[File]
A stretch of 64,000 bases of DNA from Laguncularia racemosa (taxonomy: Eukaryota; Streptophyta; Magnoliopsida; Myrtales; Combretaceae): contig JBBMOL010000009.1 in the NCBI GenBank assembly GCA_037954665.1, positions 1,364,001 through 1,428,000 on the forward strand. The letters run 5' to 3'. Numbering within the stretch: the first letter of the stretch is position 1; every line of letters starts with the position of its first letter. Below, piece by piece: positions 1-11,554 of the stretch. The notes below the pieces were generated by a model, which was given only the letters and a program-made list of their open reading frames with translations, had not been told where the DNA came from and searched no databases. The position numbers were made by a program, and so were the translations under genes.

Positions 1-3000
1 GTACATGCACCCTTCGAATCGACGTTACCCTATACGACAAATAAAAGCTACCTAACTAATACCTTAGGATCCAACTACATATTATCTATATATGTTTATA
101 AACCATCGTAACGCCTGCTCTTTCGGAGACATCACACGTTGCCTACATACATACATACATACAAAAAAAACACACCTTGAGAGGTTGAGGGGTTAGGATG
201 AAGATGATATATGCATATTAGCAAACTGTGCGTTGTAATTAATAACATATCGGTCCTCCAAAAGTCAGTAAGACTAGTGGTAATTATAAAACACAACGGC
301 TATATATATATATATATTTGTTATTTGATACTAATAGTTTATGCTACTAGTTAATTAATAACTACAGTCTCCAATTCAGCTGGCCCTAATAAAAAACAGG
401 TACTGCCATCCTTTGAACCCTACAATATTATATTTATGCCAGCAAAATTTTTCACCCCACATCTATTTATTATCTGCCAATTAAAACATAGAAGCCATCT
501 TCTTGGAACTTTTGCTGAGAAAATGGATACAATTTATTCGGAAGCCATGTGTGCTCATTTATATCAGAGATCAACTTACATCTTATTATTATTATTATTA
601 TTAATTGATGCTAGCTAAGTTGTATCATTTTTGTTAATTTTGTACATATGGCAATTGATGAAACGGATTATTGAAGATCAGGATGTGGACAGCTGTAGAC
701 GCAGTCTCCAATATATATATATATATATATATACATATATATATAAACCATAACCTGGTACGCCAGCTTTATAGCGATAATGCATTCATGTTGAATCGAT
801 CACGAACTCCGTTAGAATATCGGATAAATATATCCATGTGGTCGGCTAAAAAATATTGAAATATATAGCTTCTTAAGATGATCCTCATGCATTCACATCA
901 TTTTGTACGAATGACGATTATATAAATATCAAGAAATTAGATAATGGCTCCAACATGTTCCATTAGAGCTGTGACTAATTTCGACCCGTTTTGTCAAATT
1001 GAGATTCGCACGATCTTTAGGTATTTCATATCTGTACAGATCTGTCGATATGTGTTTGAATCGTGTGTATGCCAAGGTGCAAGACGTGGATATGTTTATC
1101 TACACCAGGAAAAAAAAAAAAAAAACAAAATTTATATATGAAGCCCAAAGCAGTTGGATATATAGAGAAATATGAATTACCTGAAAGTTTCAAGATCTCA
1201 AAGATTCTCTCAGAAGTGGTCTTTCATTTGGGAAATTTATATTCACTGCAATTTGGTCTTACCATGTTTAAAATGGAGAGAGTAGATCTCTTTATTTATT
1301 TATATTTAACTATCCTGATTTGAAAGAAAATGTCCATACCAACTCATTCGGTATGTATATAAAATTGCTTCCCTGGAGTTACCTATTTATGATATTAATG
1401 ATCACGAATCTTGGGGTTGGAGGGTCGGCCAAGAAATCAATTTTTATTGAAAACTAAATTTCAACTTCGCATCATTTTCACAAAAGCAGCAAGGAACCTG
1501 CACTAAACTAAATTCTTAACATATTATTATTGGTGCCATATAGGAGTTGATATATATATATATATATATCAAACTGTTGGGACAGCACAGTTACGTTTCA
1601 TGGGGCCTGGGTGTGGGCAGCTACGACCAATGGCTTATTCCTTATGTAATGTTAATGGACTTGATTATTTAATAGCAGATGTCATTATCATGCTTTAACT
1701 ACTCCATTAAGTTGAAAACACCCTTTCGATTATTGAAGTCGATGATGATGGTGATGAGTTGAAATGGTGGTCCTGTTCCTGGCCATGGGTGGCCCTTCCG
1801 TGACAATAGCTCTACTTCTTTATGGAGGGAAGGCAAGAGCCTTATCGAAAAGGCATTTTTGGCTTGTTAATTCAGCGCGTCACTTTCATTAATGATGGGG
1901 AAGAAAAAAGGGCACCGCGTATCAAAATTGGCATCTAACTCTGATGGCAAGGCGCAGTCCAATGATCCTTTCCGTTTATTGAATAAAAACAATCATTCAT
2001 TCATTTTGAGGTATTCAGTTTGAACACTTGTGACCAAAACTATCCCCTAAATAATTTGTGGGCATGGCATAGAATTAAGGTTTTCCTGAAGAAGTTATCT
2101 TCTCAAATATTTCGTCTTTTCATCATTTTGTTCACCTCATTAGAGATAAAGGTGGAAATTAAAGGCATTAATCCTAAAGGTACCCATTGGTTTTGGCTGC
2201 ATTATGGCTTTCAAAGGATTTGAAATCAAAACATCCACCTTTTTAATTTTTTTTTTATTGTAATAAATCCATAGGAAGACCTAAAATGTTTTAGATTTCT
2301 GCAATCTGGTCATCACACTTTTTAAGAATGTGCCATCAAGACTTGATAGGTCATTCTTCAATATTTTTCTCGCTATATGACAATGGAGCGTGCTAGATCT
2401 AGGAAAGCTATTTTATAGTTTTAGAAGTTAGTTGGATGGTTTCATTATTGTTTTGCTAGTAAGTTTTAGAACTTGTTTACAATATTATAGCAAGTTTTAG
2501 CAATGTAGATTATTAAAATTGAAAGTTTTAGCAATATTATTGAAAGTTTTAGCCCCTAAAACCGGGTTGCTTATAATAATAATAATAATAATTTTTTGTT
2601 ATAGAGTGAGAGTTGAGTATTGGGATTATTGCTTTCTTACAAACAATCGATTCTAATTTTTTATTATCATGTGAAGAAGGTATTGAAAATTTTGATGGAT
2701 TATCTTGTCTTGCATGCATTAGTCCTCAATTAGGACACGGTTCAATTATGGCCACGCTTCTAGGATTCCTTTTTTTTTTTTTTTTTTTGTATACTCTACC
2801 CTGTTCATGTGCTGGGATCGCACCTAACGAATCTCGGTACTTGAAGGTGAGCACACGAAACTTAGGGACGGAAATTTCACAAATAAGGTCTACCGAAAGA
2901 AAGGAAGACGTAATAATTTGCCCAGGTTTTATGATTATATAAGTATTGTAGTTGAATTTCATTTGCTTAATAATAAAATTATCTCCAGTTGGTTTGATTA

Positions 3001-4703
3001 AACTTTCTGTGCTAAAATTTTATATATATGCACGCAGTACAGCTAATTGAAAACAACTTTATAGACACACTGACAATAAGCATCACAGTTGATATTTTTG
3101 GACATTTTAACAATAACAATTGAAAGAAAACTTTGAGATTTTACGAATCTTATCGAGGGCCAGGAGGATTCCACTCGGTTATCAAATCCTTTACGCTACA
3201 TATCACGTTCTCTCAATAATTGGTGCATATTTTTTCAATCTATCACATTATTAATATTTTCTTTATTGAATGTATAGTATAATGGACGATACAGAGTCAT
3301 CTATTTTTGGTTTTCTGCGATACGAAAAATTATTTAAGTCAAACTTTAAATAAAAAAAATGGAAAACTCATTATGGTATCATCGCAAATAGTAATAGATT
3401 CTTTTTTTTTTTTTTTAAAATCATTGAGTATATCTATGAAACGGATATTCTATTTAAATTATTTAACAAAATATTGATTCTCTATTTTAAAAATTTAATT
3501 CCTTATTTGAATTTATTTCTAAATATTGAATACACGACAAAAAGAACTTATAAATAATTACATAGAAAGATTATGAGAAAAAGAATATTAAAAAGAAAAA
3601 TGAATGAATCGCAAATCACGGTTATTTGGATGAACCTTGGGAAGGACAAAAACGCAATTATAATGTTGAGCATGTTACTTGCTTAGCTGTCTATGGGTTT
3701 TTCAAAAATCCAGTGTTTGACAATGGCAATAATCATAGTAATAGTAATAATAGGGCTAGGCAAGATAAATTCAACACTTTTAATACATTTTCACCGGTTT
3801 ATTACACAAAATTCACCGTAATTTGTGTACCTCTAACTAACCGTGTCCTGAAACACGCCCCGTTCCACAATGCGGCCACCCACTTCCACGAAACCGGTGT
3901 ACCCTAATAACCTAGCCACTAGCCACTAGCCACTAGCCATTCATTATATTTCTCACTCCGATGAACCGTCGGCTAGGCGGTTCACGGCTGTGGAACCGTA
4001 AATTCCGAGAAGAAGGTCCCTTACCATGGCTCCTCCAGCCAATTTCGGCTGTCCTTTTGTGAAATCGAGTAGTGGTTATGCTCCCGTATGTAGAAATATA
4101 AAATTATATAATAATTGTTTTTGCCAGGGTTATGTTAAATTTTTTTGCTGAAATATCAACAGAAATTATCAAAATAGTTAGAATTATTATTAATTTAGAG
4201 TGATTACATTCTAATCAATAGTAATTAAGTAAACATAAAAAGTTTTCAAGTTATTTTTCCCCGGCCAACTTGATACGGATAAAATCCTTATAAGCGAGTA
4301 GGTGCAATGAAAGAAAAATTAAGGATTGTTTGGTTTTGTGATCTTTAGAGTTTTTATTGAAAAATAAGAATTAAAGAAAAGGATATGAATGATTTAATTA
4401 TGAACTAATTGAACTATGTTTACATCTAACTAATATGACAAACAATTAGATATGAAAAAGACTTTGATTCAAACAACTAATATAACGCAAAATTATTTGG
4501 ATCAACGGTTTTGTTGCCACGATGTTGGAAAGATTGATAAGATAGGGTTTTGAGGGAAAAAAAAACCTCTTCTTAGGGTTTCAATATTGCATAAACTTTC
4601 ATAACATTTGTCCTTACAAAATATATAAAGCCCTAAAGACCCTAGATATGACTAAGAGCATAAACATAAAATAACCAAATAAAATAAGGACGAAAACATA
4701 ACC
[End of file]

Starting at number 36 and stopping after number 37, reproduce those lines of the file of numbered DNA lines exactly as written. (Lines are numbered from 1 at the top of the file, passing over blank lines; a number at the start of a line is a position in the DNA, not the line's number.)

3201 TATCACGTTCTCTCAATAATTGGTGCATATTTTTTCAATCTATCACATTATTAATATTTTCTTTATTGAATGTATAGTATAATGGACGATACAGAGTCAT
3301 CTATTTTTGGTTTTCTGCGATACGAAAAATTATTTAAGTCAAACTTTAAATAAAAAAAATGGAAAACTCATTATGGTATCATCGCAAATAGTAATAGATT